Cooperation in teams – Contracting Level 3: Psychological Contract – video training
My name is Sari van Poelje, and I’m an expert in agile, innovative design. I help businesses innovate as quickly as they innovate their products.
The thing we’re talking about today is contracting. We’ve already talked about level one of contracting, “How do you make good administrative contract, which structures your relationship?” The second level is, “How do you make a good professional contract, which has to do with what problem definition, what goals are we going for and how are we going to work together to achieve those goals?”
Contracting Level 3: Psychological Contract
The third level of contracting is called the psychological level of the contract. And that’s a little bit trickier because it’s actually the unconscious part of the contracting process. At this level, we look at, “Yeah, okay, so we’ve got a structure for the contract and we’ve got a method, how are we going to work together?” But at this level, we really are thinking about, “Why me and why now? So what implicit needs are you trying to get met through this contract and what implicit needs do I have?”
I’ll give you an example. Last week I was called by an organization who had a problem in a team. There were two leaders in that team and they were having a conflict with each other about who the real leader was. I went out, I flew out to talk to them and I interviewed them and I interviewed their teammates to check out, “Are you really ready for cooperation?” As it turns out at the psychological level, actually, one of them was telling me, “I only get going when I fight and if I don’t fight, I don’t feel focused.” So he was really invested in creating fights and conflicts around him, so he stayed focused.
The other person really didn’t want to cooperate because he had a different relationship with a boss above. He actually went to play squash with them every week and he’s invested his interest at the psychological level was to be visible to this boss as the real boss, the one who was getting it done. And so he was really invested in fighting with his colleague.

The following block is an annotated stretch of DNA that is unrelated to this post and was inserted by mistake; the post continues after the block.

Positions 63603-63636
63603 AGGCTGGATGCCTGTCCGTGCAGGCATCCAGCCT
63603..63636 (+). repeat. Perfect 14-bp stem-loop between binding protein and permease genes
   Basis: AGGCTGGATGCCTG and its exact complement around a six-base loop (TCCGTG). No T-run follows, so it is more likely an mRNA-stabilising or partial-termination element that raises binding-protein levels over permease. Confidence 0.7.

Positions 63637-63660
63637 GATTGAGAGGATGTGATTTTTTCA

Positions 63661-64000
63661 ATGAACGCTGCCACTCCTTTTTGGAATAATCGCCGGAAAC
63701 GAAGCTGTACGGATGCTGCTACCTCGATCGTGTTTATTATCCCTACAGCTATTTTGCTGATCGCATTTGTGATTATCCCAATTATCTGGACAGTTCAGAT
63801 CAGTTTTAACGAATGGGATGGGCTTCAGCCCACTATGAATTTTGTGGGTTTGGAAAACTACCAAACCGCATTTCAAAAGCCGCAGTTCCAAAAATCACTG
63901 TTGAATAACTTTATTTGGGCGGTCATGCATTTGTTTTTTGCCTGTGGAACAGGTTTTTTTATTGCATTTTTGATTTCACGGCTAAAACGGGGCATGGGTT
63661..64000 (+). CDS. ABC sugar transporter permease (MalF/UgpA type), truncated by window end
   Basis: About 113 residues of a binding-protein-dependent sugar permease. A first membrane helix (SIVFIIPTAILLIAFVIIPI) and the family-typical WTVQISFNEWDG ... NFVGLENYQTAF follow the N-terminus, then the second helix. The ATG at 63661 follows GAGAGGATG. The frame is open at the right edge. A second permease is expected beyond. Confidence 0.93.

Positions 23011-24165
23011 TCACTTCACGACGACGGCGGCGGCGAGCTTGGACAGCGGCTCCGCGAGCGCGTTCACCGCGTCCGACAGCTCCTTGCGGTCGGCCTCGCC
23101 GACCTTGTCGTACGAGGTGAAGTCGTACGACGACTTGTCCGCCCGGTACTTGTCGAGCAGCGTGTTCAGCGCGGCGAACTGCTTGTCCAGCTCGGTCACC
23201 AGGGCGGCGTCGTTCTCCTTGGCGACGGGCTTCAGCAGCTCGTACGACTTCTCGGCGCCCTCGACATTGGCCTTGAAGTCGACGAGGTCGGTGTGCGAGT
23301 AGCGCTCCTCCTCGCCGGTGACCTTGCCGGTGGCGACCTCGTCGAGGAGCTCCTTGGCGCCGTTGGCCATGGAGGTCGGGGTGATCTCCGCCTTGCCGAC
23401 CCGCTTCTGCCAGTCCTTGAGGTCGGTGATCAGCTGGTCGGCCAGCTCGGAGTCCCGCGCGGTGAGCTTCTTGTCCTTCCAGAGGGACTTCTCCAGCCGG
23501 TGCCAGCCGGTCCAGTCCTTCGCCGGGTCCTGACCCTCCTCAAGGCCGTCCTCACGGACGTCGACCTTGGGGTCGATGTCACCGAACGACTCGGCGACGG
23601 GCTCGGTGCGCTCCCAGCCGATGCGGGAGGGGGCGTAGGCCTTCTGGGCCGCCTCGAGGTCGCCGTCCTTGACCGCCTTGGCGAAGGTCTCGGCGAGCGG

You could ask yourself why an organization would put two leaders in a team in any case, but that’s something for a different topic at the moment. Which you can see is that sometimes people have at the deeper level, an invested interest in non-cooperation. And it’s really important when you make a contract with people to checkout:
Now what’s going on with you personally?
Is this really something you want or not?
Does this echo anything of your past? Because sometimes people are reliving non-cooperative relationships of their past, you have to check out what their history is in terms of competition and cooperation and see how that influences the relationship in here and now.
When you’re looking at a psychological level of a contract, you’re really looking at, “Can we create a working alliance here? Can we create something where people actually feel interdependent and accepted?”
In the next videos we’ll take a look at the other cooperation issues. Follow me to find out more.